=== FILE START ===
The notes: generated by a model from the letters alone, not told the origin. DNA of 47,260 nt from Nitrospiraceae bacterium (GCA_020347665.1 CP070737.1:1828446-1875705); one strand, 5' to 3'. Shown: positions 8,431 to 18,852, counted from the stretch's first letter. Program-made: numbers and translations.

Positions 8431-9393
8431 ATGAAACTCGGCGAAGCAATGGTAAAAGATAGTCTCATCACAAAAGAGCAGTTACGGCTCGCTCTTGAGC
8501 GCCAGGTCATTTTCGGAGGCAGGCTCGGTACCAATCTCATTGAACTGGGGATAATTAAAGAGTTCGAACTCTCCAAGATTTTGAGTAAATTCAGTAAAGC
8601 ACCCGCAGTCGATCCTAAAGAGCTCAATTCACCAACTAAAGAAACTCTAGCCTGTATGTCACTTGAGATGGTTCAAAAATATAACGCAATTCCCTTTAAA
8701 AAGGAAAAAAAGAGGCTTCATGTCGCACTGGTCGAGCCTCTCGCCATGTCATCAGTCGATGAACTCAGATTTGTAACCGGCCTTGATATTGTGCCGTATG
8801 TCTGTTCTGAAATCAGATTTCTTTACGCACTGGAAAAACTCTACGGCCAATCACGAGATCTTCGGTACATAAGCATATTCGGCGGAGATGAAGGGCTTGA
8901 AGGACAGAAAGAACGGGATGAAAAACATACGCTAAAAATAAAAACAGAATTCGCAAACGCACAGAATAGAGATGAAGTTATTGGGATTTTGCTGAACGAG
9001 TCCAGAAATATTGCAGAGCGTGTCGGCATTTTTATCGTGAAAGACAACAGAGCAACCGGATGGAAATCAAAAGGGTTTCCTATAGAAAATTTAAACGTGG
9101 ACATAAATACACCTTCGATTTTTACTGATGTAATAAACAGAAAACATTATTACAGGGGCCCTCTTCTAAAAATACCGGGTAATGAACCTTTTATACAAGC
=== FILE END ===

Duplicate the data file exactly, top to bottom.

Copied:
The notes: generated by a model from the letters alone, not told the origin. DNA of 47,260 nt from Nitrospiraceae bacterium (GCA_020347665.1 CP070737.1:1828446-1875705); one strand, 5' to 3'. Shown: positions 8,431 to 18,852, counted from the stretch's first letter. Program-made: numbers and translations.

Positions 8431-9393
8431 ATGAAACTCGGCGAAGCAATGGTAAAAGATAGTCTCATCACAAAAGAGCAGTTACGGCTCGCTCTTGAGC
8501 GCCAGGTCATTTTCGGAGGCAGGCTCGGTACCAATCTCATTGAACTGGGGATAATTAAAGAGTTCGAACTCTCCAAGATTTTGAGTAAATTCAGTAAAGC
8601 ACCCGCAGTCGATCCTAAAGAGCTCAATTCACCAACTAAAGAAACTCTAGCCTGTATGTCACTTGAGATGGTTCAAAAATATAACGCAATTCCCTTTAAA
8701 AAGGAAAAAAAGAGGCTTCATGTCGCACTGGTCGAGCCTCTCGCCATGTCATCAGTCGATGAACTCAGATTTGTAACCGGCCTTGATATTGTGCCGTATG
8801 TCTGTTCTGAAATCAGATTTCTTTACGCACTGGAAAAACTCTACGGCCAATCACGAGATCTTCGGTACATAAGCATATTCGGCGGAGATGAAGGGCTTGA
8901 AGGACAGAAAGAACGGGATGAAAAACATACGCTAAAAATAAAAACAGAATTCGCAAACGCACAGAATAGAGATGAAGTTATTGGGATTTTGCTGAACGAG
9001 TCCAGAAATATTGCAGAGCGTGTCGGCATTTTTATCGTGAAAGACAACAGAGCAACCGGATGGAAATCAAAAGGGTTTCCTATAGAAAATTTAAACGTGG
9101 ACATAAATACACCTTCGATTTTTACTGATGTAATAAACAGAAAACATTATTACAGGGGCCCTCTTCTAAAAATACCGGGTAATGAACCTTTTATACAAGC